Next week Initiative 71, the marijuana legalization measure approved by voters in Washington, D.C., last November, is scheduled to take effect after surviving congressional review. When it does, Washingtonians 21 or older will no longer face local penalties for possessing up to two ounces of marijuana outside their homes, sharing up to an ounce at a time with other adults, or growing up to six plants (no more than three of which are mature at any given time) at home, where they also will be allowed to keep whatever those plants produce. Meanwhile, the D.C. Council's plans to legalize commercial production and distribution of marijuana have been blocked by a spending restriction that Congress approved in December. The result, according to The Washington Post, could be "chaos."
Although I would prefer a situation where cannabis consumers are not forced to grow their own, cadge from friends with green thumbs, or continue relying on the black market, "chaos" seems like an exaggeration to me. The challenges that D.C. will face are not very different from the challenges that Colorado faced in 2013, when it was legal to grow, share, and possess marijuana there but state-licensed retailers had not opened yet.
One of those challenges, as the Post notes, is distinguishing between sharing and selling marijuana. Initiative 71, like Colorado's Amendment 64, allows any adult to transfer up to an ounce to another adult "without remuneration," but it's not clear exactly what that means. If you grow marijuana that you intend to share with me and I pitch in by helping to cover your costs, is that "remuneration"? Does it matter whether those costs include your time as well as cultivation equipment, supplies, and electricity? Rob Corry, a Denver attorney and longtime marijuana activist, argues that it shouldn't, but he nevertheless advises clients not to seek reimbursement for their time because that looks too much like turning a profit.
What about giving marijuana away as a bonus when people purchase some other product or service? In Colorado police look askance at a transaction that seems like an obvious dodge, such as giving away pot when someone buys an unusually expensive bong or Bob Marley poster. Police also take a dim view of "free" marijuana with a hefty delivery fee or suggested "donation."
By contrast, businesses that specialize in cannabis tourism are probably on safe ground when they share marijuana with customers because the value of the pot is small compared to the cost of a tour. "If we give them $100 of weed, and we charge them $2,000 for a weekend," says Nick Brown of Denver's Spiro Tours, "it's hard for anyone to argue that we're selling weed for $2,000, because they could just come in and buy it themselves."
The Post mentions the possibility of "high-end catered dinners cooked in marijuana-infused oils," which might pass muster if the culinary experience is refined enough to justify the high price, independent of any psychoactive effect. A safer approach might be a cannabis cooking class where customers pay for the instruction but also receive all the materials they need to make the dishes. The important thing is to avoid transactions that look too much like pot sales in disguise.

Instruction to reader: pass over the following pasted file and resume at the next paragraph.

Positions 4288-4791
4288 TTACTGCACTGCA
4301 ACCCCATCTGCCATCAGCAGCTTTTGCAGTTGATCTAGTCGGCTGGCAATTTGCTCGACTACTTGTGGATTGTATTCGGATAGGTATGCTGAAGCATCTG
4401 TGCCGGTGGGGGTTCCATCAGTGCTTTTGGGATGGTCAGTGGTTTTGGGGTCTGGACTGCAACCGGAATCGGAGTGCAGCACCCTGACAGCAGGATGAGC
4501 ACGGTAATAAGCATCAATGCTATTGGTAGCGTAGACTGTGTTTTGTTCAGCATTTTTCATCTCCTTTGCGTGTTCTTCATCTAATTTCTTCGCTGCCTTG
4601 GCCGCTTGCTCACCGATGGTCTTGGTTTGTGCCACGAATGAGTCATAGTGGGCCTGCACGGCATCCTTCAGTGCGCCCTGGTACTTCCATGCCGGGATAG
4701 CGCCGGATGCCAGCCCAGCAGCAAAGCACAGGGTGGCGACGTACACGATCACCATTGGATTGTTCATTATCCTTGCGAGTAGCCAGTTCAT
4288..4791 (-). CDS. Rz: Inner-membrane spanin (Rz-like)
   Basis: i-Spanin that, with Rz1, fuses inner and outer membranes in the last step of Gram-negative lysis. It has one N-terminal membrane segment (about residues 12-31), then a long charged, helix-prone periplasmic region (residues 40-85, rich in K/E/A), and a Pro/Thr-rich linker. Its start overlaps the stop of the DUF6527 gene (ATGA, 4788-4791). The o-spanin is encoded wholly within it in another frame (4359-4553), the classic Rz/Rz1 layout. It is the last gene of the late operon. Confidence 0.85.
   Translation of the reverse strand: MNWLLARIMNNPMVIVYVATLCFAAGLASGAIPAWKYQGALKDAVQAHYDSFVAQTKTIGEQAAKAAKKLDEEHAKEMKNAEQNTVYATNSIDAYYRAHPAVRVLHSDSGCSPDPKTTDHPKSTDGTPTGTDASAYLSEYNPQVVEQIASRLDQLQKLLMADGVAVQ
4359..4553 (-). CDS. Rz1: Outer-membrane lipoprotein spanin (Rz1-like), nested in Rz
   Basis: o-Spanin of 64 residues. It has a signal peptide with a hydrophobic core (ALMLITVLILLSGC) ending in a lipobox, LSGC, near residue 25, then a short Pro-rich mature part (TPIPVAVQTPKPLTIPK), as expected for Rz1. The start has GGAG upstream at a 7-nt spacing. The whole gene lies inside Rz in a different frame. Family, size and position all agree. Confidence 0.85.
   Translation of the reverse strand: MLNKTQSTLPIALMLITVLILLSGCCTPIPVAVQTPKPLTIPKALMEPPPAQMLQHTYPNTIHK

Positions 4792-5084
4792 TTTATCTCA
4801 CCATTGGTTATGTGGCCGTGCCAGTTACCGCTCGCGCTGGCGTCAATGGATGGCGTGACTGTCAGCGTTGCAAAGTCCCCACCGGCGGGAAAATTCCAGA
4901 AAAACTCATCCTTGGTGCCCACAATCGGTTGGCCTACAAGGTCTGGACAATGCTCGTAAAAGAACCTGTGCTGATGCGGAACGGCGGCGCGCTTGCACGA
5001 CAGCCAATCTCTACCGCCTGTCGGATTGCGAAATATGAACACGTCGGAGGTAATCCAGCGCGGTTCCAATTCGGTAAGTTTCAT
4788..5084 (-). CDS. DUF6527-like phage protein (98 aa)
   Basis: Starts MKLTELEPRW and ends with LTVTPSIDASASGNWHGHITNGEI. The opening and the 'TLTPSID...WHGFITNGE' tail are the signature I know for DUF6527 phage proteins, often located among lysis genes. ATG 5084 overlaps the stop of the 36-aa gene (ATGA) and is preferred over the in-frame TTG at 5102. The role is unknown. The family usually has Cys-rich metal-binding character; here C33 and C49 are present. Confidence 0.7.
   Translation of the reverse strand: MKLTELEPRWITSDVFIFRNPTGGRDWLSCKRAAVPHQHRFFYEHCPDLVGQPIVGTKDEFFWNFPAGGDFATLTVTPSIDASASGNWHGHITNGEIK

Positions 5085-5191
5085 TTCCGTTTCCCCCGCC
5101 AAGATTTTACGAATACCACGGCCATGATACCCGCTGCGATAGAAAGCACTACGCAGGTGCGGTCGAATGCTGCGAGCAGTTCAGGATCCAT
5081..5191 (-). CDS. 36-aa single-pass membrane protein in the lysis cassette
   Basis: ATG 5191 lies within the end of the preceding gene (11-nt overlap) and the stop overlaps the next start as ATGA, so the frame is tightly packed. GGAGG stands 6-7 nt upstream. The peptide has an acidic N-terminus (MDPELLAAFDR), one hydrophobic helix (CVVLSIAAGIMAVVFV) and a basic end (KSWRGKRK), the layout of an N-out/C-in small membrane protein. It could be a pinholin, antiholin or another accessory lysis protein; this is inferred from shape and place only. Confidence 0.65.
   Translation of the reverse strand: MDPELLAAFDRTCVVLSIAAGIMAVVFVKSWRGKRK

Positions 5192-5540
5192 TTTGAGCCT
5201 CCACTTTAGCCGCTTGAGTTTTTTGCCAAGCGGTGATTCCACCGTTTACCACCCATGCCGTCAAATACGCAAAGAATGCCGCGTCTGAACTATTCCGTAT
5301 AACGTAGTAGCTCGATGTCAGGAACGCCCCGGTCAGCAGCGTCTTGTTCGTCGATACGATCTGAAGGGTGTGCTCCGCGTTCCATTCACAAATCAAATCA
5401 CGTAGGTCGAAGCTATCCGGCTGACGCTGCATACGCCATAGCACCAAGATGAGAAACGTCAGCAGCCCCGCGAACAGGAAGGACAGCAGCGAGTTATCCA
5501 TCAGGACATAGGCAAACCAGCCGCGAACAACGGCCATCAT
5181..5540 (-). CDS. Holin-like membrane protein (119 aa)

Another issue raised by the Post, marijuana's continued illegality under federal law, is not unique to D.C. either. "Marijuana possession will remain punishable by up to a year in jail if found on someone on the Mall, in Rock Creek Park or in almost any city traffic circle," the Post notes, "since they are the provinces of the U.S. Park Police" or other federal agencies. Residents of Colorado, Washington state, Oregon, and Alaska would run a similar risk if they carried pot into locations overseen by the federal government, such as national parks or federal courthouses. In fact, the federal government controls more of the land in those states than it does in Washington, D.C. Then again, the patchwork of areas patrolled by federal law enforcement agencies in the nation's capital may pose special challenges.
One way in which Initiative 71 differs from the first phase of Amendment 64 is its treatment of cannabis consumption outside the home. "Consumption that is conducted openly and publicly" remains a petty offense under Colorado law, leading to much dispute about how to construe that phrase, which some jurisdictions, including Denver, read to ban marijuana use pretty much everywhere outside of private residences. Initiative 71, by contrast, says "nothing in this subsection shall be construed to prohibit any person, business, corporation, organization or other entity, or district government agency or office, who or which occupies, owns or controls any real property, from prohibiting or regulating the possession, consumption, use, display, transfer, distribution, sale, transportation or growing of marijuana on or in that property."
In the absence of an explicit ban on public marijuana use, that provision seems to let business owners decide for themselves whether to allow cannabis consumption on their property. D.C. Council Member David Grosso, author of the marijuana regulation bill that the District was considering before Congress ordered it to stop, told the Post he recently asked Mayor Muriel Bowser "what happens when a restaurant or a club has a smoking section outdoors and people light up" but did not get an answer. Given what Initiative 71 says, it seems to me that pot smoking should be allowed anywhere tobacco smoking is allowed, while other forms of cannabis consumption should be permitted in a wider range of settings, subject to the owner's approval.
In a column last month, I explained why the anti-drug rider that Congress passed in December does not stop Initiative 71 from taking effect.